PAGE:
Salt vs Sea Salt – Not All Salt Is Created Equal


A quick glance at the ingredients label on most salts might surprise you! Many salts contain anti-caking agents and even dextrose (sugar). Others have been heat processed and stripped of their natural trace minerals.

Did you know that most salt could technically be considered sea salt? Some salt is harvested from current oceans, some from dead seas, and some is mined from ancient sea beds, but the sea is (or was) ultimately the source of all salt.

Today, there are many different brands of salt and sea salt-most of which have been demineralized and chemically processed. When looking for a quality sea salt, check the label and get one that contains natural trace minerals, and has no additives

Salt Sources

Salt mines from Ancient Seas: It is mined from an ancient dead sea and is not from a sea subjected to environmental toxins.

Evaporation Ponds from Current Oceans: Regular sea salt is spoiled from the start because much of it is harvested from current oceans exposed to environmental pollution and because it is evaporated in a potentially polluted environment.

Pollutants in the Sea

Many people have concerns about sea salt that comes from our current oceans due to the acid rain, mercury, lead, toxic waste, sewage, garbage, radiation, and oil spills.

Is Salt Really Bad for Me?

Salt is-and always has been-essential for optimal health. The human body is made up of 72% salt water and 28% mineral. We need salt and mineral to survive. It’s no wonder why, when admitted to the hospital, you are usually hooked up to an IV, which feeds saline solution (salt water) quickly into your body. So, the question is not, “Should I be eating salt?” but rather, “What kind of salt should I be eating?” Because of the additives and lack of trace minerals, most salts are not good for you.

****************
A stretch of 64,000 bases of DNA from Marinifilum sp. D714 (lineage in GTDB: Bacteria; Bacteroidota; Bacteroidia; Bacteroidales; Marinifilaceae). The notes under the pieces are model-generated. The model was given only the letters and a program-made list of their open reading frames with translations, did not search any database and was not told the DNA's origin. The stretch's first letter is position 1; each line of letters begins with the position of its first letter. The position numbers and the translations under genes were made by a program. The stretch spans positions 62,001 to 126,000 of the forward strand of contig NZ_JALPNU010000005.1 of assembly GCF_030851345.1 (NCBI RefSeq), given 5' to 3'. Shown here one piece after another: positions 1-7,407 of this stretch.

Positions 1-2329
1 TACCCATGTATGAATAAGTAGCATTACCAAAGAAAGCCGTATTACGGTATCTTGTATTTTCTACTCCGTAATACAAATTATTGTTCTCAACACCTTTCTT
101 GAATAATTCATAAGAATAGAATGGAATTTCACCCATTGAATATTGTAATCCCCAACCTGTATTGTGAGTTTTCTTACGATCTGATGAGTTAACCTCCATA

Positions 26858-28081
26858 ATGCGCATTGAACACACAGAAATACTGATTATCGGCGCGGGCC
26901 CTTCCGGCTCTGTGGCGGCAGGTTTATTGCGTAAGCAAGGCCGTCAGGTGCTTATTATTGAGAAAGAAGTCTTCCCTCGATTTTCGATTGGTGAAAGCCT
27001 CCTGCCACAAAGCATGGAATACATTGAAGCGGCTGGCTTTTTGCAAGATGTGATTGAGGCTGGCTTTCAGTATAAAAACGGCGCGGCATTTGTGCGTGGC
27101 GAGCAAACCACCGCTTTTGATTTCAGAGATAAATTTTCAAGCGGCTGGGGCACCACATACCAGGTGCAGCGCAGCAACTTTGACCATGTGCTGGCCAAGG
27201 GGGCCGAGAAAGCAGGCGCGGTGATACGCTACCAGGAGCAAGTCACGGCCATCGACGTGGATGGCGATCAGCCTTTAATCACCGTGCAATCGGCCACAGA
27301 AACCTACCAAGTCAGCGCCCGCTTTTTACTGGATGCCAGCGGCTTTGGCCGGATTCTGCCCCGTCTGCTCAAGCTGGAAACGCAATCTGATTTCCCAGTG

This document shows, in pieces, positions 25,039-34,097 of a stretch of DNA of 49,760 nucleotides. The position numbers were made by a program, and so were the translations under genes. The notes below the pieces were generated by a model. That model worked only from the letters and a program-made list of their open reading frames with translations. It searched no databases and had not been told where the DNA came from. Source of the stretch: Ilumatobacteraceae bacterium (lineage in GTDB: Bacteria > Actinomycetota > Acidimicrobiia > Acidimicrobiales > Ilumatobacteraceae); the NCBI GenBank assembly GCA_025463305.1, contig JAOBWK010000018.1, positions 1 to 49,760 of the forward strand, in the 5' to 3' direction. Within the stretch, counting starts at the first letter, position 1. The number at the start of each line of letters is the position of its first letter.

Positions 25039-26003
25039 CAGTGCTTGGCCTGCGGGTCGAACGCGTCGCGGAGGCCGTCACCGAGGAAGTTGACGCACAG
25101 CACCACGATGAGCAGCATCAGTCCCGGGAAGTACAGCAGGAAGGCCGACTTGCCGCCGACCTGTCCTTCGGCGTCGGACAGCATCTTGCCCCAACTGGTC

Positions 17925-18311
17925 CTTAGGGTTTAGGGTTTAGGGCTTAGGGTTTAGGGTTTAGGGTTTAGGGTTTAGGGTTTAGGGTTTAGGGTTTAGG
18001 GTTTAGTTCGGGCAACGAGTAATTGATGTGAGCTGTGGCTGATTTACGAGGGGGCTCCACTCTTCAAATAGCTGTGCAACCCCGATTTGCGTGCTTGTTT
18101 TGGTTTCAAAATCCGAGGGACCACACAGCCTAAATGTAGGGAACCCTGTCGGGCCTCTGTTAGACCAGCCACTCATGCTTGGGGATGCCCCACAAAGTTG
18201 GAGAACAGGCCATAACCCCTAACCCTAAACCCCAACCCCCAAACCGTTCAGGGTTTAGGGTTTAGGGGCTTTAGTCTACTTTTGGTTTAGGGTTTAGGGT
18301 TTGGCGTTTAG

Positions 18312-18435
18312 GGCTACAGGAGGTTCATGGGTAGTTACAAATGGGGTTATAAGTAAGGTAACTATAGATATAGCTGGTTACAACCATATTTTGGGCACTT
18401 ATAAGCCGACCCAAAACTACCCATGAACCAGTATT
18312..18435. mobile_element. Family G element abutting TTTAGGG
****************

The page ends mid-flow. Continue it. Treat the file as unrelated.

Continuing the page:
A 2006 study published in The American Journal of Medicine, tells us that “sodium intake of less than 2300 mg (the daily recommended allowance) was associated with a 37% increase in cardiovascular disease mortality and a 28% increase of All-cause mortality.”

In other words, people who consume too little salt are likely to die than other people.

Salt Additives

Most sea salts are refined and have additives. By simply taking a minute to read your salt label, you can quickly determine whether or not your salt has been processed and refined. The list of different additives can be confusing. Stay away from refined salt. If your salt lists one of the following common ingredients it has been refined or processed.

Sodium Bicarnonate Magnesium Oxide
Sodium Iodide Calcium Silicate
Sodium Dioxide Potassium Iodide
Yellow Prussiate of Soda (YPS) Tricalcium Phosphate
Sodium Ferro Cyanide (E535) Dextrose (sugar)
Sodium Silicoaluminate Potassium Chloride
Magnesium Carbonate Potassium Bitartrate
Potassium Glutamate Adipic Acid
Fumaric Acid Polyethylene Glycol 400
Disolium Inosinate Polysilicate

Dextrose in Salt?

Many refined salts contain the additive, dextrose-a form of sugar, that is usually added to salt when potassium iodide is being used. Dextrose acts as a stabilizer for the iodide and color.

Sea salts with potassium iodide and dextrose are not natural. Check the label to make sure your salt does not contain chemical additives.